The TDI adds the turbodiesel four-cylinder engine, 17-inch alloy wheels, foglights, a sport-tuned suspension, Bluetooth and a touchscreen sound system with a six-CD changer, satellite radio and an iPod interface.
Options include a sunroof, heated front seats and Bluetooth for the base models. Rear side airbags are available on four-door models only. The TDI is additionally eligible for xenon headlamps, a premium sound system and a hard-drive-based navigation system with digital music storage. Note that the base car must go without not only these TDI-specific options but also desirable TDI-only standard features like the iPod cable and sport-tuned suspension.
Powertrains and Performance
In base trim, the 2010 Volkswagen Golf is powered by a 2.5-liter five-cylinder that produces a healthy 170 horsepower and 177 pound-feet of torque. Base Golfs sold in California-emissions states are classified as partial-zero-emissions vehicles (PZEV). A five-speed manual is standard, with a six-speed automatic optional. EPA estimates for an automatic-equipped Golf are 23 mpg city/30 mpg highway and 26 mpg combined, a competitive rating for compact cars with engines of this size; manual-transmission cars drop to 22/30/25.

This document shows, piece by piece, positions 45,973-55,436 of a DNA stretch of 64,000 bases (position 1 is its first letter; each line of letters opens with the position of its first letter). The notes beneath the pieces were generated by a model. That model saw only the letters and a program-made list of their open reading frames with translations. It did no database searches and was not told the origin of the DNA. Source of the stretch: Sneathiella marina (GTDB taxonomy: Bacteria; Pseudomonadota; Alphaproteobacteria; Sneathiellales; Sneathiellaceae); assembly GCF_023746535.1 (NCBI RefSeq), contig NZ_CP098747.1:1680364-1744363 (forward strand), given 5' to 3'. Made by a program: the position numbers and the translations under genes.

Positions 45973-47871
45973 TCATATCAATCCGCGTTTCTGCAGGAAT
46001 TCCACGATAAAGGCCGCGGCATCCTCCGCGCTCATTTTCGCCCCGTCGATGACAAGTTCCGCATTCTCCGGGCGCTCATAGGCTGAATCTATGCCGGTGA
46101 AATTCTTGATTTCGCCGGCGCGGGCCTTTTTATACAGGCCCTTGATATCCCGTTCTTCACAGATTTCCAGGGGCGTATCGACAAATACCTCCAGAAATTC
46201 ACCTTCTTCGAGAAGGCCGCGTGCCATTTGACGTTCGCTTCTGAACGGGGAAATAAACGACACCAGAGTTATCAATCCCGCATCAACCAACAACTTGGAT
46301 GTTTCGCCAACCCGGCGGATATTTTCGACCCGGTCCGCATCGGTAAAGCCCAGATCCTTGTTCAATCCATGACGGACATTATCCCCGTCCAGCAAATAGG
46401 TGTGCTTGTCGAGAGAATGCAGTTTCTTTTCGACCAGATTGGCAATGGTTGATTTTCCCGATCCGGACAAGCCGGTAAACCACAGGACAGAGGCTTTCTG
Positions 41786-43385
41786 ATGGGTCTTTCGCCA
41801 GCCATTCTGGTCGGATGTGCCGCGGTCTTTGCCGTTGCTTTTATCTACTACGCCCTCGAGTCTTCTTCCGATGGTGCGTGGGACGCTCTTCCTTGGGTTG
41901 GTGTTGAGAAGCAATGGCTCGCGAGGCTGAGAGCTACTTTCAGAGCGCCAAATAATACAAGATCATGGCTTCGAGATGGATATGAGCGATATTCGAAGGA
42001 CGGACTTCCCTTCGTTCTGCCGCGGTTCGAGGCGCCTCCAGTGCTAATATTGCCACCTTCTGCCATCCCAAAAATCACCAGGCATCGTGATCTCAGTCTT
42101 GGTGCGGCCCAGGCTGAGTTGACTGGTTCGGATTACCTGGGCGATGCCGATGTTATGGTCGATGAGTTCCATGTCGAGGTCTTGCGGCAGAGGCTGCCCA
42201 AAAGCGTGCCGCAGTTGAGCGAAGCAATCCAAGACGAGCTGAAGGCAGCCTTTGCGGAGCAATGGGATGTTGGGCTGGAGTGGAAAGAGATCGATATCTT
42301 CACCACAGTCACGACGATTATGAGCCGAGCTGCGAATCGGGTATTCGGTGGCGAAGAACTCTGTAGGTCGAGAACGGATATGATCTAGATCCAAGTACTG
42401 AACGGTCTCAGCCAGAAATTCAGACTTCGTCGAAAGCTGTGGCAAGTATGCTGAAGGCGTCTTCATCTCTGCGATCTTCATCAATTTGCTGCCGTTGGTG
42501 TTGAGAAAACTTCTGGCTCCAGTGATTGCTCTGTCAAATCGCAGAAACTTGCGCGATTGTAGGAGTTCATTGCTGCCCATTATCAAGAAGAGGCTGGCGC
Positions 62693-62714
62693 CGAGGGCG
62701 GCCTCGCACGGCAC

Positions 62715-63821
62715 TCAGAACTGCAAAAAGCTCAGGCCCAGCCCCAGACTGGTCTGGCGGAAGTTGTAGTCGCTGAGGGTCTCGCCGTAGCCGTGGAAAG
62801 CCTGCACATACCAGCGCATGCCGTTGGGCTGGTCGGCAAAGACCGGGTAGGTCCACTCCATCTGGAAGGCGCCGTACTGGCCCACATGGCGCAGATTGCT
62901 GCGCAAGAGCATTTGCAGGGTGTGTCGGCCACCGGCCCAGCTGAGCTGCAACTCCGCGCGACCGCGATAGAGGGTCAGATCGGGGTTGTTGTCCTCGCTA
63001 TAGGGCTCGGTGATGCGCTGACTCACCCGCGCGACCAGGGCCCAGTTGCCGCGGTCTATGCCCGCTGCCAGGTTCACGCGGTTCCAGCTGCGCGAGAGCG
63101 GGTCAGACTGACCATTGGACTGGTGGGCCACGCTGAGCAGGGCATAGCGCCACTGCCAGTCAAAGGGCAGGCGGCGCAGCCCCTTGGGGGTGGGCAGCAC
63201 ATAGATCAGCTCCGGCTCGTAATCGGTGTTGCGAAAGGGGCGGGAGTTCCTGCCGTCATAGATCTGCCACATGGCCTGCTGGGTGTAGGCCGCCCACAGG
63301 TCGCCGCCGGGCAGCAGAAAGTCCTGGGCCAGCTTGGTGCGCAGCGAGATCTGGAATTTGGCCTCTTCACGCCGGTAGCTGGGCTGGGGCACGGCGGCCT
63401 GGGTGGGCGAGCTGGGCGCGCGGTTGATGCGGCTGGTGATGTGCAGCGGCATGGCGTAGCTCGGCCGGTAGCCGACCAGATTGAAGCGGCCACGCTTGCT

The Golf TDI features a 2.0-liter four-cylinder turbodiesel that puts out a modest 140 hp but an impressive 236 lb-ft of torque. Transmission choices consist of a six-speed manual (standard) or VW's DSG (optional), a six-speed dual-clutch automated manual that works like an automatic with manual control. EPA fuel economy estimates are an eye-opening 30/41/34 with the regular manual, while DSG improves highway mileage to 42.